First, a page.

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The Top 500 U.S. Stocks for 2016

The first gust of arctic air inspires many Canadians to dream of tropical vacations. Perhaps a nice cruise to the Caribbean or a sail along the coast of Italy. The possibilities are nearly endless - at least until rude practicalities enter into the picture. Similarly, investors face a daunting number of choices when searching for good stocks. Head south to Wall Street and you'll soon discover thousands and thousands on offer. It can all be a little overwhelming and not nearly as much fun as planning a vacation.

Never fear, we're here to help with the 11th annual MoneySense All-Star guide to the Top 500 U.S. stocks. In it we compile a veritable sea of facts and figures on each of the largest stocks in the U.S. and then boil everything down into an easy-to-use letter grade. Stocks with the most growth potential combined with value appeal make it onto our All-Star team.

We're very pleased to be able to say that the U.S. All-Stars have outperformed over the last decade - despite getting off to a rocky start. Indeed, they bested the market over the last one, three, five, seven and 10 years, with particularly strong relative gains more recently.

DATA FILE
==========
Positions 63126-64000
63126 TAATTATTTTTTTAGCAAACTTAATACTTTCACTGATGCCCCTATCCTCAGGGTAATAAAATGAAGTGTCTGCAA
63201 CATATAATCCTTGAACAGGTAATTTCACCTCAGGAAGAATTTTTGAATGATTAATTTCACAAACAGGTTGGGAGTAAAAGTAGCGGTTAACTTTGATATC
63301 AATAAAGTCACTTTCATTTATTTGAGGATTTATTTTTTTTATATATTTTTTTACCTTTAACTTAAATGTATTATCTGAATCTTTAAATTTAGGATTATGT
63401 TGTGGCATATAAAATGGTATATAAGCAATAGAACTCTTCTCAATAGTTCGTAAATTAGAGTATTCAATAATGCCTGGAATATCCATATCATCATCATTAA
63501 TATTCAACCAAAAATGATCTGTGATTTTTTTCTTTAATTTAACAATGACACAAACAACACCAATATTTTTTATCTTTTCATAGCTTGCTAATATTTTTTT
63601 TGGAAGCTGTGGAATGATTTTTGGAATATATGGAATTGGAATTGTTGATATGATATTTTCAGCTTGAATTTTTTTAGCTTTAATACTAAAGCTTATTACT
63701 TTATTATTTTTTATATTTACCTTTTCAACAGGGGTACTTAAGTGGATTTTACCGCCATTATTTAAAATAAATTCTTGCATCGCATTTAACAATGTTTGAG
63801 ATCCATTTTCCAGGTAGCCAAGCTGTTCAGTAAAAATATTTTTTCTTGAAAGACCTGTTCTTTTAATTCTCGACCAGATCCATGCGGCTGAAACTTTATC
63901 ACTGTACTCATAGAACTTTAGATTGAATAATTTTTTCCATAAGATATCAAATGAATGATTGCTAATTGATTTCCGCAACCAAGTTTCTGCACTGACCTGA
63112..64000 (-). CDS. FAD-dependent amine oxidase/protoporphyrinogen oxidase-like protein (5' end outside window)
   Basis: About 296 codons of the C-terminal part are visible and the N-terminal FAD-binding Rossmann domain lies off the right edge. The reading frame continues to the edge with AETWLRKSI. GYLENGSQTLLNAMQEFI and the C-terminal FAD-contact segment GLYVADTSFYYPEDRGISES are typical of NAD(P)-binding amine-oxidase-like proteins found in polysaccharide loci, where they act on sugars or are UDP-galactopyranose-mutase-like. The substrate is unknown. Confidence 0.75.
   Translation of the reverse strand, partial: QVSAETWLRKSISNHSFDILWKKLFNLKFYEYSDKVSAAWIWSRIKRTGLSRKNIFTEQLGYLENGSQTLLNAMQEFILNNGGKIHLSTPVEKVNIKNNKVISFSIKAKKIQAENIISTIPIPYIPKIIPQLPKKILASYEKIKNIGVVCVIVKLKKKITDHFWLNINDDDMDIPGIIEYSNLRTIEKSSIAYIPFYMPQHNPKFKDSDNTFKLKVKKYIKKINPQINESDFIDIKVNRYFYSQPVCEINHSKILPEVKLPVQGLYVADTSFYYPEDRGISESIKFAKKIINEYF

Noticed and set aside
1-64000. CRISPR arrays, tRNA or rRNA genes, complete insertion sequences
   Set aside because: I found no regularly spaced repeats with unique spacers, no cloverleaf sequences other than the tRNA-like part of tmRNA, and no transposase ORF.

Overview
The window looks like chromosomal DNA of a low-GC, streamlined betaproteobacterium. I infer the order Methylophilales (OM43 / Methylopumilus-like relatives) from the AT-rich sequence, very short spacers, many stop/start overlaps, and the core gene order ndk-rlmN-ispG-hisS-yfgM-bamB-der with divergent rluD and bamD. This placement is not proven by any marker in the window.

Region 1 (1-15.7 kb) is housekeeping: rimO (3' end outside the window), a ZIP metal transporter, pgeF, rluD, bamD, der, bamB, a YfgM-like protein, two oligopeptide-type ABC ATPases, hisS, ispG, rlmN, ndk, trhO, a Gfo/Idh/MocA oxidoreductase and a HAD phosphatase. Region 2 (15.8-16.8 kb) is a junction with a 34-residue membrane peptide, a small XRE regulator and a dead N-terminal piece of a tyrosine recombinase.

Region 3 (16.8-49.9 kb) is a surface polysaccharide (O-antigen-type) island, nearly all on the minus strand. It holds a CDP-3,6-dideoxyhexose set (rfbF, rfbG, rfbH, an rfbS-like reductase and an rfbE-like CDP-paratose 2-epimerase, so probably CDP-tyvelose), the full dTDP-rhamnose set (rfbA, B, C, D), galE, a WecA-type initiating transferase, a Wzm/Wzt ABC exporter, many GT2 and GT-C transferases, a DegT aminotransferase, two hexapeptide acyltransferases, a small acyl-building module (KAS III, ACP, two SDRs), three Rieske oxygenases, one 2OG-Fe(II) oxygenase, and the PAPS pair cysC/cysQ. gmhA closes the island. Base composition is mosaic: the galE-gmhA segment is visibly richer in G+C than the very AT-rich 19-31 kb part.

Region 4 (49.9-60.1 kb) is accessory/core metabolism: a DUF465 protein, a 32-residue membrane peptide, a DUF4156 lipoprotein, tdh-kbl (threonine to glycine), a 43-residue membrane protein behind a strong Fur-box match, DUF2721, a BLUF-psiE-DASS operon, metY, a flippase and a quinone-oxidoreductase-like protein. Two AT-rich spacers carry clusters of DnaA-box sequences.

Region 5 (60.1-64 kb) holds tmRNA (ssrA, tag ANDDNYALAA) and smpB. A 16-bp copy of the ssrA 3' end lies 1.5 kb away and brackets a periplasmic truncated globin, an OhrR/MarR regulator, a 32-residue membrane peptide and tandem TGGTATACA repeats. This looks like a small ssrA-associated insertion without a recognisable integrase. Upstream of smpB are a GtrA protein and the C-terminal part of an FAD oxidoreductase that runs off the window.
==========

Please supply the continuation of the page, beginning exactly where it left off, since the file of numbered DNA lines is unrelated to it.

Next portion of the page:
If you had purchased an equal dollar amount of the All-Stars in the first year and rolled your portfolio into the new list of All-Stars each year thereafter, you'd have gained an average of 5.5% per year over the last decade. By way of comparison, the market (as represented by the SPDR S&P 500 ETF) gained 5.2% per year.

The U.S. All-Stars had trouble getting their sea legs in the first few years, thanks in part to the 2008 stock market crash. But they've been steaming ahead ever since, shooting up by an average of 18.5% annually over the last seven years compared to the market's gain of only 10.3% per year. This upswing was even more impressive over the last five years: The All-Stars jumped by an average of 17.2% per year and beat the market, which grew at a rate of 11% per year. And what about the last three years? The All-Stars gained 20.4% annually while the market climbed 12.1%.

You'll be happy to know that this positive trend also continued last year, with the All- Stars advancing 16.6% and outpacing the market's return of 4.7% by 11.9 percentage points. (Please note that all the return figures mentioned above do not include dividends and are presented in U.S. dollar terms.)

Our experience illustrates the benefits of sticking with a sound strategy even when it encounters a rough patch. Doing so might have been stressful early on, but we were buoyed by our experience in Canada and determined to stay on course. It turns out that we were right to do so. It also highlights the unfortunate fact that stock investors are bound to suffer down periods from time to time, which is something every investor should remember.

The Grades